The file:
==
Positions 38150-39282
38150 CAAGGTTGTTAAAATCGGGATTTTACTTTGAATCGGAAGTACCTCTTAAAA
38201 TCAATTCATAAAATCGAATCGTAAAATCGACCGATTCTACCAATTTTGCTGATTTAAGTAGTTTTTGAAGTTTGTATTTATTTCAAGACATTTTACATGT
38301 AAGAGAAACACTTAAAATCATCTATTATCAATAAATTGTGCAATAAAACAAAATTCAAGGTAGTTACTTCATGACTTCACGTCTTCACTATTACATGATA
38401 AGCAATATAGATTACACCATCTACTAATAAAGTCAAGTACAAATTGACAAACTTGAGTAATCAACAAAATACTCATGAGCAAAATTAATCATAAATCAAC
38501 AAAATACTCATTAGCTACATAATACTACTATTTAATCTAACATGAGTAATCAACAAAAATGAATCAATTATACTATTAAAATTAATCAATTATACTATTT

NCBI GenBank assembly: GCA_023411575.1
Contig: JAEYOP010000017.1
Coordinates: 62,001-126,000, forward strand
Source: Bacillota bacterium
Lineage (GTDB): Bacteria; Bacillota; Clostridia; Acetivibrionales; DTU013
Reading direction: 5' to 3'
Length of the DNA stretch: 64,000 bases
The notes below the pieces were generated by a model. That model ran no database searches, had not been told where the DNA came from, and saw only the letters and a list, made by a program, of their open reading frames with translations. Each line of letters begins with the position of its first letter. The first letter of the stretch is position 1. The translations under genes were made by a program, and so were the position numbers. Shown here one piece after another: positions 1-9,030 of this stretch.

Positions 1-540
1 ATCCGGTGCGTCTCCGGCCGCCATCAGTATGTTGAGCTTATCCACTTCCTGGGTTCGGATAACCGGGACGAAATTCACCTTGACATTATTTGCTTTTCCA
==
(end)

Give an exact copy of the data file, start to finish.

Positions 38150-39282
38150 CAAGGTTGTTAAAATCGGGATTTTACTTTGAATCGGAAGTACCTCTTAAAA
38201 TCAATTCATAAAATCGAATCGTAAAATCGACCGATTCTACCAATTTTGCTGATTTAAGTAGTTTTTGAAGTTTGTATTTATTTCAAGACATTTTACATGT
38301 AAGAGAAACACTTAAAATCATCTATTATCAATAAATTGTGCAATAAAACAAAATTCAAGGTAGTTACTTCATGACTTCACGTCTTCACTATTACATGATA
38401 AGCAATATAGATTACACCATCTACTAATAAAGTCAAGTACAAATTGACAAACTTGAGTAATCAACAAAATACTCATGAGCAAAATTAATCATAAATCAAC
38501 AAAATACTCATTAGCTACATAATACTACTATTTAATCTAACATGAGTAATCAACAAAAATGAATCAATTATACTATTAAAATTAATCAATTATACTATTT

NCBI GenBank assembly: GCA_023411575.1
Contig: JAEYOP010000017.1
Coordinates: 62,001-126,000, forward strand
Source: Bacillota bacterium
Lineage (GTDB): Bacteria; Bacillota; Clostridia; Acetivibrionales; DTU013
Reading direction: 5' to 3'
Length of the DNA stretch: 64,000 bases
The notes below the pieces were generated by a model. That model ran no database searches, had not been told where the DNA came from, and saw only the letters and a list, made by a program, of their open reading frames with translations. Each line of letters begins with the position of its first letter. The first letter of the stretch is position 1. The translations under genes were made by a program, and so were the position numbers. Shown here one piece after another: positions 1-9,030 of this stretch.

Positions 1-540
1 ATCCGGTGCGTCTCCGGCCGCCATCAGTATGTTGAGCTTATCCACTTCCTGGGTTCGGATAACCGGGACGAAATTCACCTTGACATTATTTGCTTTTCCA